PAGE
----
Then again it's possible that the thicker jackets could prevent adequate expansion/fragmentation even at nominal/close range impact speeds. This is the possibility that we're afraid of, and it's why we can't advise them for hunting, which translates to advising against their use for hunting.

Jacket design is a classic trade-off between terminal performance on low velocity impacts vs survivability in high velocity / rough barrel applications. Reliable performance on low velocity impacts drives jacket thickness down, while survivability drives it up. The shooter who wants a bullet that survives 3400+ fps MV from a possibly rough barrel, and have that same bullet expand reliably on a long range shot where the impact velocity is 1800 fps or less is really asking a lot.

We're doing our best to understand and improve the design of jacketed hunting bullets in order to make the best bullets possible for as wide of a range of applications as possible. I see our current offerings of thick and thin jackets as a stepping stone toward a better solution. One shouldn't have to decide between high velocity survivability and low velocity terminal performance, but that's currently the situation.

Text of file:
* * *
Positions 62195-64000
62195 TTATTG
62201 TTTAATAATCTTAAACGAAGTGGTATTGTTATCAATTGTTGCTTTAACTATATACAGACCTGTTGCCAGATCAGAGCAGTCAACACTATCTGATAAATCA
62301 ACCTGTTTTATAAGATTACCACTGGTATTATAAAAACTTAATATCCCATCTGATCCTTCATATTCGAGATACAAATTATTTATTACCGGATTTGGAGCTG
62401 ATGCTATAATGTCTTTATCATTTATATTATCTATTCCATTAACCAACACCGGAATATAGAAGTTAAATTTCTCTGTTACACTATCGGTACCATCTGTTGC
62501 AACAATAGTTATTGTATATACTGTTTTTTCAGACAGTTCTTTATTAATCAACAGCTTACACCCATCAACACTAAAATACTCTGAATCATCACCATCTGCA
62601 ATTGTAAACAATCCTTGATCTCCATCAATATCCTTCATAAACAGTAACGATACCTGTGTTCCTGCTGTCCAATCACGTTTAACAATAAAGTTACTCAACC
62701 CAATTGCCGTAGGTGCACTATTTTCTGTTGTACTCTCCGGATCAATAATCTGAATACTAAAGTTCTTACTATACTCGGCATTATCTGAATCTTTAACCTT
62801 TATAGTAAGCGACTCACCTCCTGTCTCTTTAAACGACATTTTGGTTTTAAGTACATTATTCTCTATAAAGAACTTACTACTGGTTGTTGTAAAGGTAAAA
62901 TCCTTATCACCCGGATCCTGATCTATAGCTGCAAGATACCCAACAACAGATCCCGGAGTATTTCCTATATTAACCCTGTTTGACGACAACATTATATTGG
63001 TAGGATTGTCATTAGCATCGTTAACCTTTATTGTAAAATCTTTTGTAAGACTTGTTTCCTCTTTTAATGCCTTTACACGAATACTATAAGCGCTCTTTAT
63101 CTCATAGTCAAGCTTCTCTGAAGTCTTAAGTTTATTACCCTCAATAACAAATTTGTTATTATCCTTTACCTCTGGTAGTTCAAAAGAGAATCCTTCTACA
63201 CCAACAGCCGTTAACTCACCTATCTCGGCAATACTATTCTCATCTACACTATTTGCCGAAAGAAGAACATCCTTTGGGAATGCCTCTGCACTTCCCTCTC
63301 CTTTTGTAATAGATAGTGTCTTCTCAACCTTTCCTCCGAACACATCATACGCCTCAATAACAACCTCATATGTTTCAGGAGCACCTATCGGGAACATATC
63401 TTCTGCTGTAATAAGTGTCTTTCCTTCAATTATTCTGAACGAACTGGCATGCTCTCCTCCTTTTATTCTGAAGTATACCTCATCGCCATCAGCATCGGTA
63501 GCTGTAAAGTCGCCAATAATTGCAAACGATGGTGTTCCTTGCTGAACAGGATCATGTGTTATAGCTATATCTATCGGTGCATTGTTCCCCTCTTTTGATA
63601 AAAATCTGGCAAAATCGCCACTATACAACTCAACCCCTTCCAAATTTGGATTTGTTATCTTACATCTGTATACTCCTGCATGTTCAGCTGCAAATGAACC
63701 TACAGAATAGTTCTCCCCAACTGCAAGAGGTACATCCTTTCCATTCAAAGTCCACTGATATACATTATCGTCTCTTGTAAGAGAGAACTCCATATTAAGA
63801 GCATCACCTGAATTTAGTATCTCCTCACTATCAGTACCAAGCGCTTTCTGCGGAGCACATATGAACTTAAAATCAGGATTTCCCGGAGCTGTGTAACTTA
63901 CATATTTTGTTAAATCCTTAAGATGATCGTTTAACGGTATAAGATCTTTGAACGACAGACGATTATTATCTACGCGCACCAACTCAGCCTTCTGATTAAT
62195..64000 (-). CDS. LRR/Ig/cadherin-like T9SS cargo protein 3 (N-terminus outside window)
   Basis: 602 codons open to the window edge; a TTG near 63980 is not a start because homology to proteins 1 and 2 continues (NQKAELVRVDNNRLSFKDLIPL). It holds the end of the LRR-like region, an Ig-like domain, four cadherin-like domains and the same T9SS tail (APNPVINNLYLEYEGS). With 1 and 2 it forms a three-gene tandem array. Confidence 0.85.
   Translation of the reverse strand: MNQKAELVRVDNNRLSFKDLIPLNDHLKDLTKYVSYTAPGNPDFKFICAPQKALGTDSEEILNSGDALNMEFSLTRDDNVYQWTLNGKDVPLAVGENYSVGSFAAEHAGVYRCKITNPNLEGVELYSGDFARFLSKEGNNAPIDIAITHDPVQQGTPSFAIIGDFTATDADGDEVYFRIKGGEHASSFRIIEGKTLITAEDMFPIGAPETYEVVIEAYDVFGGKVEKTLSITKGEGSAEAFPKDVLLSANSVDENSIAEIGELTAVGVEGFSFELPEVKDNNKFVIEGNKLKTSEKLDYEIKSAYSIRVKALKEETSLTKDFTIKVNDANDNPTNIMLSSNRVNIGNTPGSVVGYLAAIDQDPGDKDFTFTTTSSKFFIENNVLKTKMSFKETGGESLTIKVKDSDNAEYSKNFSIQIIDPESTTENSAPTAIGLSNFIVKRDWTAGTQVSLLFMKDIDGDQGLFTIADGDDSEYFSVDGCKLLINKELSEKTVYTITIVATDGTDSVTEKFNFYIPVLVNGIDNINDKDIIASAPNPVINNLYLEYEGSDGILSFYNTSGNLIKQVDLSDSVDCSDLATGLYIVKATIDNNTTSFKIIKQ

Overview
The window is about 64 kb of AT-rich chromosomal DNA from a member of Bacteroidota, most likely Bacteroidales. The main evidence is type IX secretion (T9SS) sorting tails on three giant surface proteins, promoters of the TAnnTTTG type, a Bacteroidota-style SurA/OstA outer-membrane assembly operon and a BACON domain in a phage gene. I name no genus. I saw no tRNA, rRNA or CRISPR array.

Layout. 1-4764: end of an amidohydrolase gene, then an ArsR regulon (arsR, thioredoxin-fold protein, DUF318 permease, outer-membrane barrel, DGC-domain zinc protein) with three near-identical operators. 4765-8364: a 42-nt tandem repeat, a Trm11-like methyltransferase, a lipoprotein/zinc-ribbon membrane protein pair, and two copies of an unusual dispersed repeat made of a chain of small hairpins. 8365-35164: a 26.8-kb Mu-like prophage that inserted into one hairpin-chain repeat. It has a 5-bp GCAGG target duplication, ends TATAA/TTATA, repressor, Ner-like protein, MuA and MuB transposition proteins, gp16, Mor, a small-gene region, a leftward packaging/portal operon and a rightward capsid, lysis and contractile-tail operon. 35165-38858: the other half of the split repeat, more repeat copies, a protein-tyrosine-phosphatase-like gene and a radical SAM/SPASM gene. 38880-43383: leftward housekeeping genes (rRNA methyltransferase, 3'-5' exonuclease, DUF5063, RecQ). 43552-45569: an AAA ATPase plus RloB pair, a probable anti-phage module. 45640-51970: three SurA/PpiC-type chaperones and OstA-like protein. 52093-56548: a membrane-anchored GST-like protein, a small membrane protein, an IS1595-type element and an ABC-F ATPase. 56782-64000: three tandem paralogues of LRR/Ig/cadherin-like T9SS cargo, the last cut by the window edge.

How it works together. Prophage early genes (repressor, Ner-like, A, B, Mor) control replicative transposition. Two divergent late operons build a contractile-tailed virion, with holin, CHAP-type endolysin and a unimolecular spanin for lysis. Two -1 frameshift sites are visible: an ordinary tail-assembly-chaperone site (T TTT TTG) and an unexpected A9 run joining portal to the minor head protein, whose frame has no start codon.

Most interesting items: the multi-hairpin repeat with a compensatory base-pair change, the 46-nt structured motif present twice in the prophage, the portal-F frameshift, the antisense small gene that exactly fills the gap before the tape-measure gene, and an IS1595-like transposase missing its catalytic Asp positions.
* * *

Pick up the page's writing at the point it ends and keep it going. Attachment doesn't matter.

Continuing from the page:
Hope this sheds some useful light,
-Bryan
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Bryan Litz
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  #14  
Old 11-18-2009, 04:11 PM
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Re: Berger "Thick" bullets

Hey Bryan,

Just about to dive in on this one, but I see you've already addressed everything possible that I might have commented on!

Kevin Thomas
Lapua USA